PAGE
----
By Jordan Beach
For John Bennett ‘65, there was no discussion about college choice. His parents and other relatives attended Reinhardt, and Bennett was not the last in his family lineage to enroll.
Lifelong residents of Cherokee County, Bennett’s family has lived in Salacoa Valley since 1846, farming, operating the last cotton gin in the county and running the still-standing Bennett Grocery Store during the Great Depression.
“Back in those days, roads were not paved, and it was extremely difficult to get out, so anything people needed, they bought at the old grocery store from shoes to clothes to groceries, to fertilizer to farming implements, coal, kerosene, fuel — things that you had to have,” said Bennett. “It was the Walmart of its day, out in the country.”
Items from that store now live at the Funk Heritage Center as part of the Bennett History Museum, a legacy to Bennett’s father, John Bennett Sr. and his wife, Ethel Bennett.
Bennett, Sr. ‘25 attended Reinhardt Academy. Following Bennett Jr., his children, including Angie Ulm, and three of his grandchildren attended Reinhardt as well, with his oldest grandson graduating from the criminal justice program and his youngest granddaughter pursuing business.
Education is an important aspect embedded in the Bennett family — Bennett Sr. maintained an interest in education throughout his life, serving on the Cherokee County Board of Education.
“Although my father wasn’t able to get a college education himself he had an interest in education,” said Bennett. “He was chairman of the Board for a number of years and was actually chairman of the Board when schools were integrated and was instrumental in seeing that there were no riots, no demonstrations and nothing bad happened.”
While attending Reinhardt College, Bennett worked on the family farm and continued his business management degree at the University of Georgia. After graduation, Bennett was unsure where his career would take him, having majored in business to keep his options broad.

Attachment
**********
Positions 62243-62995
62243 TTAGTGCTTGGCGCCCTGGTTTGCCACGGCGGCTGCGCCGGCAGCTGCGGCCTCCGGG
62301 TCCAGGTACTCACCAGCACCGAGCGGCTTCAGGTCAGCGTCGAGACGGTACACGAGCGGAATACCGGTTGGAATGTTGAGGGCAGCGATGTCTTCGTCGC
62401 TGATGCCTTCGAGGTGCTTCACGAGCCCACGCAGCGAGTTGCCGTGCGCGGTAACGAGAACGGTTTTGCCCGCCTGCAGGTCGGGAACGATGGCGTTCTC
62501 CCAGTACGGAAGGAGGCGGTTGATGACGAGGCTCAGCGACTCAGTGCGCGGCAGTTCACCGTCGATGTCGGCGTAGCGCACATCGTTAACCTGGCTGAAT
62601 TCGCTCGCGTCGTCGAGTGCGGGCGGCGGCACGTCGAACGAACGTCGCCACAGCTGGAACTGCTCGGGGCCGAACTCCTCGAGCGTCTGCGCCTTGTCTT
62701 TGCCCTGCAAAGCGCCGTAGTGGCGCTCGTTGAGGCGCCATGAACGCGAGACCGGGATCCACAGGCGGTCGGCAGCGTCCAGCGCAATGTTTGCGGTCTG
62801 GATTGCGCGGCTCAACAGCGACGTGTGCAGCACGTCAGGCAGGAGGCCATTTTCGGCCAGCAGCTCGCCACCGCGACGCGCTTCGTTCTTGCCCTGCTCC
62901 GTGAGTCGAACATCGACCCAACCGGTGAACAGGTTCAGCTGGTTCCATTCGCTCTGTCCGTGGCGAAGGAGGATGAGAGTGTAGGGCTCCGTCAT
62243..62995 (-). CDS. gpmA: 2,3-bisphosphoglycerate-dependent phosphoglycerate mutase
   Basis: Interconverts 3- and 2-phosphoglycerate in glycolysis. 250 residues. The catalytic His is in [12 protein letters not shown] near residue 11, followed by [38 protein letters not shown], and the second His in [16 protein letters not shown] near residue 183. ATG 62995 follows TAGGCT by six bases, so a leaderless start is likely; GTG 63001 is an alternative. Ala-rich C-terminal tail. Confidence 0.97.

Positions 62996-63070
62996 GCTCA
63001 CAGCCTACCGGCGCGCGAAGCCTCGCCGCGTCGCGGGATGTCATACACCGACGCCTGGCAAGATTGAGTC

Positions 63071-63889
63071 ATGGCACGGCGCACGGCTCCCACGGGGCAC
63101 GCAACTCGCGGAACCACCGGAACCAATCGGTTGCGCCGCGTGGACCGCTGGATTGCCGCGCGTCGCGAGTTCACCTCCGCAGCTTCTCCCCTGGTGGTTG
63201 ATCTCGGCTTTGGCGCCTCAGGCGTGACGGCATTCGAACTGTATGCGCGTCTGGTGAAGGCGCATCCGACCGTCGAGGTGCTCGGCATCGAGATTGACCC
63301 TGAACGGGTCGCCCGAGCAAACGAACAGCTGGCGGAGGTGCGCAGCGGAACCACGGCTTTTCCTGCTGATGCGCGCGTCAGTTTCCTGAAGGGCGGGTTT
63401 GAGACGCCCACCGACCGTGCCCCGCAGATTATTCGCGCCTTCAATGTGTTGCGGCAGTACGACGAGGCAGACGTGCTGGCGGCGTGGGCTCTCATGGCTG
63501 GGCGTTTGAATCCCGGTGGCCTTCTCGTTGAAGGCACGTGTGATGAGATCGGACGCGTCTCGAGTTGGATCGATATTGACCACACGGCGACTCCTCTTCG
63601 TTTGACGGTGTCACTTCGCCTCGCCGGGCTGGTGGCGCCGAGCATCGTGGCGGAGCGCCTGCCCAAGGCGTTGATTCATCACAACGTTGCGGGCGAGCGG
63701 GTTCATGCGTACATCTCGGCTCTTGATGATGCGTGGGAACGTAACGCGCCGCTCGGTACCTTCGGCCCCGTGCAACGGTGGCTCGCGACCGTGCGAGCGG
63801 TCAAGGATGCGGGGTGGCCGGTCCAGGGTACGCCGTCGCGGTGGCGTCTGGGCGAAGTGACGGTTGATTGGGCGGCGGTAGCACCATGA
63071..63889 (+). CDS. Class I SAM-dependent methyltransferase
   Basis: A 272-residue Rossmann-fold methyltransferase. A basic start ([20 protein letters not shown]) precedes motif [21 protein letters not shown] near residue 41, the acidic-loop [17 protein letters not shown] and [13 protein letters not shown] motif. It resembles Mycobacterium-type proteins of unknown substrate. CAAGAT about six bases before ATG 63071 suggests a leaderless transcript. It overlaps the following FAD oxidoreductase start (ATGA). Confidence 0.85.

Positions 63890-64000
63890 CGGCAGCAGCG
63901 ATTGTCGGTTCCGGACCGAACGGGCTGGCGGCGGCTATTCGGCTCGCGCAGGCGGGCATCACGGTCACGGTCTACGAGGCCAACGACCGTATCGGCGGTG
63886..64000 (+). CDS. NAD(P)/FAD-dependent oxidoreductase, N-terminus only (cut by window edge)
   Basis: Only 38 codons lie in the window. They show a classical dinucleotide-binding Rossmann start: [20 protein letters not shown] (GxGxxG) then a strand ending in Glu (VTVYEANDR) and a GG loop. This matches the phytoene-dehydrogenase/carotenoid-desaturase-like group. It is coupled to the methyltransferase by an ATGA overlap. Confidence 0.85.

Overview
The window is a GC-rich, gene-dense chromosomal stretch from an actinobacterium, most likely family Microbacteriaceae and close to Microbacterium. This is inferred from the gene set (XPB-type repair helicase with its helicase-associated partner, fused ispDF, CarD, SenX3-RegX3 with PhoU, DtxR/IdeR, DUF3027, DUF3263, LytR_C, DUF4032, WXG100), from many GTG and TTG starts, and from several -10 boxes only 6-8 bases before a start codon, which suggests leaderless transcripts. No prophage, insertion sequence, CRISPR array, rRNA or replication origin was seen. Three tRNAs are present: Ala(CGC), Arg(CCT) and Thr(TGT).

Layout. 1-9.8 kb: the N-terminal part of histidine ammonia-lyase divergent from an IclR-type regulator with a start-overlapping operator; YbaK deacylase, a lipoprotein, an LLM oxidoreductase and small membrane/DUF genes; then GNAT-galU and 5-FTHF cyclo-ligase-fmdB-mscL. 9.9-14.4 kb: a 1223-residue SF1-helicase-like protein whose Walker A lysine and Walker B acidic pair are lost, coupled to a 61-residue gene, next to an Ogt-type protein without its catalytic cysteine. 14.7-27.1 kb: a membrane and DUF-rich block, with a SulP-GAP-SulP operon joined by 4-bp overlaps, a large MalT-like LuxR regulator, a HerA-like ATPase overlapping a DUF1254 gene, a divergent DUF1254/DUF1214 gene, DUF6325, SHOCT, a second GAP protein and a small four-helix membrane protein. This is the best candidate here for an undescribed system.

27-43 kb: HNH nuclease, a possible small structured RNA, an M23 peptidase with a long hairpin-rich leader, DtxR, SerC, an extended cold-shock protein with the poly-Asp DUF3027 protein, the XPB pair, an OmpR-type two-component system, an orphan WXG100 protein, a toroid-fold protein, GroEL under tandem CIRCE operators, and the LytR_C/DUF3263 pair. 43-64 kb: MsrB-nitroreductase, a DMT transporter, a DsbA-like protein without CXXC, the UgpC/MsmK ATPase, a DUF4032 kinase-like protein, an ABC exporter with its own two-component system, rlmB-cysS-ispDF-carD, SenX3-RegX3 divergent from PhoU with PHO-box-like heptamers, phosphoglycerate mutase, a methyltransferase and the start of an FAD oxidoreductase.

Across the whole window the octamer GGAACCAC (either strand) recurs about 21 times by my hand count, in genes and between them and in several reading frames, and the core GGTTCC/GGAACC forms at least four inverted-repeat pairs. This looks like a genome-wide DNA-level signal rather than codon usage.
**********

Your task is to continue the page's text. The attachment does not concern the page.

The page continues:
“I did not know where I was going to work, but I did know where I was going to live, and it was going to be in the Salacoa Valley,” he said. “I was going to find work that allowed me to do that. This is home and whatever it took to be able to live here, I was going to do that.”
He began his job search upon returning to Canton and having worked with poultry for his father’s independent business in the 1950s and 1960s, Bennett found a job.
“I talked to a poultry company on Thursday, went to work for them on Monday and worked there for 47 years,” he said.
Bennett worked with the people growing the chickens and producing the eggs, enjoying the opportunity to work with people. During his 47 years in poultry and in retirement, Bennett has held many leadership positions supporting Reinhardt. He has served as a member of the Board of Trustees for 15 years, chairman of the Cherokee Scholars committee and as the Alumni Association president.
His service and support of the University led to he and his wife, Joy, earning the John Wesley Laity Award in 2015.
“I was invited to become a member of the Board of Trustees and I’ve enjoyed my time serving there, getting to see all the great things that have happened at Reinhardt since I’ve been actively involved,” he said.
Bennett was impressed with those on the Board and became a trustee member to input ideas. He encourages alumni and classmates to become active on campus to change lives, shape the future of Reinhardt and see the dramatic changes.
“We’re really putting an emphasis on the Christian aspect of Reinhardt again, that’s one thing Dr. Mallard has made a real push to do, to re-establish our focus with working with the United Methodist Church and maintaining our strong ties to the Christian base and the things that make Reinhardt a special family and promoting the activities that give everyone the opportunity to become the best they can by attending Reinhardt.”